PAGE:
MB: When you think of someone actually wearing your clothes on the street, is there a particular image or fantasy that comes to mind?
SI: I hope it’s some cool kid who could be a skater, or someone who works in a gallery, or someone who goes to a party, or someone who picks up the trash, that would be fun. But since it’s luxurious fabrics and it’s all made here in America, in New York mostly, there are certain limits in terms of price point, so it will already specify a certain [person], unfortunately. But I’ve heard from a couple of customers who say when they wear my clothes they feel very confident and strong and protected. That’s a very nice compliment.
MB: That raises an interesting question about who has access to your clothes since I’ve read that you’re influenced by a lot of left-leaning thinkers. Is that accurate?
SI: I really enjoy postmodernists and poststructuralists from the ’60s and ’70s to the ’90s and now, like Jacques Derrida, Michel Foucault, or like Martin Heidegger. They seem to be socialists/Marxists, but the reason why I like them is not because they are leftists or socialists but because of their critical thinking and critical questioning.
MB: Do you think fashion can be an intellectual pursuit? I guess by that I mean can clothing ask critical questions or make critical statements?
SI: Yeah, I totally think so, because fashion is cultural in itself and culture is usually a reflection of certain opinions or statements. Even like Michelle Obama wearing a lot of domestic designers, it [offers] an opinion. That’s the beautiful thing about fashion: it’s not just clothes, it’s something more than that, which is how design should be actually. It should have an opinion, I think, or no opinion is an opinion too.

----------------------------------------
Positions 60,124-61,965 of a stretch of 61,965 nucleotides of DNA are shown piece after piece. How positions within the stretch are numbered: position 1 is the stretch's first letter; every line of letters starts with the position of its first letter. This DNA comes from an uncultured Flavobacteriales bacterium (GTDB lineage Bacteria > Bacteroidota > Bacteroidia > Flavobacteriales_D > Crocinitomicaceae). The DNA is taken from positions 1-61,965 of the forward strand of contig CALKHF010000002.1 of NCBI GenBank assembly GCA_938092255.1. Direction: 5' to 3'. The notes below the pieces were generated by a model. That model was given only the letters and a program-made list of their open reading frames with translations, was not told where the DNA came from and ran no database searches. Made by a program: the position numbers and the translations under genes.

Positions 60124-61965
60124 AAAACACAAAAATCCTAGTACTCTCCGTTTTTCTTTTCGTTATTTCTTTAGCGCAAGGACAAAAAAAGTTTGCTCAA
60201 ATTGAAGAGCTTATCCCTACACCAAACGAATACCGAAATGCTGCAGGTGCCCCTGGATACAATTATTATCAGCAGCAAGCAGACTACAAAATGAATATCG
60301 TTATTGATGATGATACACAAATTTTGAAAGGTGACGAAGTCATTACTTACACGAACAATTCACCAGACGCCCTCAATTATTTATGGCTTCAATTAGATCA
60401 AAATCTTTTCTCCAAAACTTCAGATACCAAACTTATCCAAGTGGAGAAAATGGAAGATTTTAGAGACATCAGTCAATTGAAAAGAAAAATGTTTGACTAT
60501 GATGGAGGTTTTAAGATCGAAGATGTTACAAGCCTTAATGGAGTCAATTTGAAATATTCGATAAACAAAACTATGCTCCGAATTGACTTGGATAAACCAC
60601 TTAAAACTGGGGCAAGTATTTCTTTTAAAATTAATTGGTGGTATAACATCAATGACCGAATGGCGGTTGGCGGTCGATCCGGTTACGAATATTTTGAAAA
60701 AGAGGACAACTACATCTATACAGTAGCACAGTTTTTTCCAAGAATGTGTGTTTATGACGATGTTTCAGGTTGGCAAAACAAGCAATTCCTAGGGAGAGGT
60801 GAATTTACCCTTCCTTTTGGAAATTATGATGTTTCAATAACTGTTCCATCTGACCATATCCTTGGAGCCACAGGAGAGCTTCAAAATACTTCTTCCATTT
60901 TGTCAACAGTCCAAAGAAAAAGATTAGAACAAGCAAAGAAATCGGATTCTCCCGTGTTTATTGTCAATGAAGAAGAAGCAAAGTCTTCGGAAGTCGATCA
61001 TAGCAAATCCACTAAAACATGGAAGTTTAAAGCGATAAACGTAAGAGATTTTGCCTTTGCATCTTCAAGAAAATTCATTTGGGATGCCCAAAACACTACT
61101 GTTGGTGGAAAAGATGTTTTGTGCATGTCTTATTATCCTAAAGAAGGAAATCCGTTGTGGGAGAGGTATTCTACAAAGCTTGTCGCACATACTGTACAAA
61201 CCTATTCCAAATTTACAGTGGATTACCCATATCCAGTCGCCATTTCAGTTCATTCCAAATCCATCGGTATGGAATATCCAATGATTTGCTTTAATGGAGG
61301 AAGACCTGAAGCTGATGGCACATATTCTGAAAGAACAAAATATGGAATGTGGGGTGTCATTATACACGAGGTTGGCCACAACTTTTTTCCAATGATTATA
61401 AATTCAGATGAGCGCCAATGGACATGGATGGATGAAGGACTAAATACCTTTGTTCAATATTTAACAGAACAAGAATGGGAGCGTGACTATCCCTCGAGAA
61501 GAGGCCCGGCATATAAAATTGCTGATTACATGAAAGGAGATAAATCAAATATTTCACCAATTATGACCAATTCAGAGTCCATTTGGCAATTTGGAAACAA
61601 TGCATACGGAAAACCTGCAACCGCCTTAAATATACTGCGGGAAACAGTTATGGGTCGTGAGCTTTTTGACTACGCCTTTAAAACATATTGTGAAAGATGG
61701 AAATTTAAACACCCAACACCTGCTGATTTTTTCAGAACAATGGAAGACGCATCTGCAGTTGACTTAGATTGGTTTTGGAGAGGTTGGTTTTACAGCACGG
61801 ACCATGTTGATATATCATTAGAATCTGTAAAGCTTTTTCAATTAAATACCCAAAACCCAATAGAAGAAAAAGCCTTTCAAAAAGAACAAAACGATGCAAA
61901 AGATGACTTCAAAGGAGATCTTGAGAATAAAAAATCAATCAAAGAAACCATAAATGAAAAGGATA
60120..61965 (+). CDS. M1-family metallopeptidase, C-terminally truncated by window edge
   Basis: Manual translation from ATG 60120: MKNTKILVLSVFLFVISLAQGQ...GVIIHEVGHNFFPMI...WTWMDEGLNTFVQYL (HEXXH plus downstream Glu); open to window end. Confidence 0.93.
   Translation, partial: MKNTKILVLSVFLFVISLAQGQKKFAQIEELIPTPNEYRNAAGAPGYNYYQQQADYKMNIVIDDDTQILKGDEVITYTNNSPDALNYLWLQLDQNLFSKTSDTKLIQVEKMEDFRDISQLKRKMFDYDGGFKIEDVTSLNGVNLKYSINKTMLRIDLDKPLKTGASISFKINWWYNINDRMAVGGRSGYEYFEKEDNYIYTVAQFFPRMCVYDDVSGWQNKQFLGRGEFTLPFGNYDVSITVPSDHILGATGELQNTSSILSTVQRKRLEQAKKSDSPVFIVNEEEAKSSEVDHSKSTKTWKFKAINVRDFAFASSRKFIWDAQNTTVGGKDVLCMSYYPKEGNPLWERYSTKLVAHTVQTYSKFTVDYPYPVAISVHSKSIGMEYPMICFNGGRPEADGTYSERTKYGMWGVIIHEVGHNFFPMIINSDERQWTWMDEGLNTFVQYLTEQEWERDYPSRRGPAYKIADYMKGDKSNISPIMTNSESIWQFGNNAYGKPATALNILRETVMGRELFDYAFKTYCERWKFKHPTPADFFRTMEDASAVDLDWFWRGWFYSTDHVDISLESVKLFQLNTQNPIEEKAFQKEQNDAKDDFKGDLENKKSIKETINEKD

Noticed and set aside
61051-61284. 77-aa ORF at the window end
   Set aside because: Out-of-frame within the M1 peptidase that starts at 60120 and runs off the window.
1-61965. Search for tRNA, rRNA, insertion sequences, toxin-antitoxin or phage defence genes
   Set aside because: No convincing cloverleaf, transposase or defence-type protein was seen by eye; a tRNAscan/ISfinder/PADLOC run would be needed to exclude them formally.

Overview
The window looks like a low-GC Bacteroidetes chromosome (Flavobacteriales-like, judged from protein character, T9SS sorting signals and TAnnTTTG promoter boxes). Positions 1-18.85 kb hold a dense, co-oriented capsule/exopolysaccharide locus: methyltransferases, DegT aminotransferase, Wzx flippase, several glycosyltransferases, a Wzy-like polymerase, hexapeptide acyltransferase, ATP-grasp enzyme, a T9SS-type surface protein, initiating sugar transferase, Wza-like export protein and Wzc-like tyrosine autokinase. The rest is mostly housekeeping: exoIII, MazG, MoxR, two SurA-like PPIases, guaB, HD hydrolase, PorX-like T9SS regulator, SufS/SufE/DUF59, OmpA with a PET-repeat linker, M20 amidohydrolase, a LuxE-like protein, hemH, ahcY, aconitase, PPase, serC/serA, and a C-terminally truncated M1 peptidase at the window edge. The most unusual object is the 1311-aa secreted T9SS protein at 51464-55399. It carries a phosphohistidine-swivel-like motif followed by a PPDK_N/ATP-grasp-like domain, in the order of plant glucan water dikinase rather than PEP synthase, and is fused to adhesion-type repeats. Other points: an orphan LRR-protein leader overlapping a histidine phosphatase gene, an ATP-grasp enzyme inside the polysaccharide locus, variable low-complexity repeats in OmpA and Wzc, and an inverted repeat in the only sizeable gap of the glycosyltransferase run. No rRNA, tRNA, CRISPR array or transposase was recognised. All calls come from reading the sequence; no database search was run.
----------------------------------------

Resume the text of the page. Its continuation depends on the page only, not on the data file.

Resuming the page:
MB: Do you have any favorite pieces from your last collection, or from any past collection?
SI: Yeah. We started denim, and I really like some of that stuff. From last collection, I really like the outerwear a lot. I thought it was quite successful. There’s stuff I don’t like as much, but definitely the outerwear I’m very happy about. I enjoy designing outerwear more anyway probably.
MB: Is there any general direction you see your designs heading, or is it just one season to the next?
SI: What’s really important—and some people see it, some people don’t—is that every season we have certain stories or themes, like Native American, or Michael Jordan, or Arab Spring, but if you take the themes out or the colors, then everything should have the same language. Some people think every season I’m so different, which I don’t think at all just because there are certain things that are alike and will continue. You will always see a tunic. You will always see a big, cropped pant. You will always see a black blazer. And it’s just about the styling or the story put on top of that. So for me it’s really important that I keep my language and keep improving my language. It’s important for me also to work on silhouettes, which I think menswear is not really doing so much.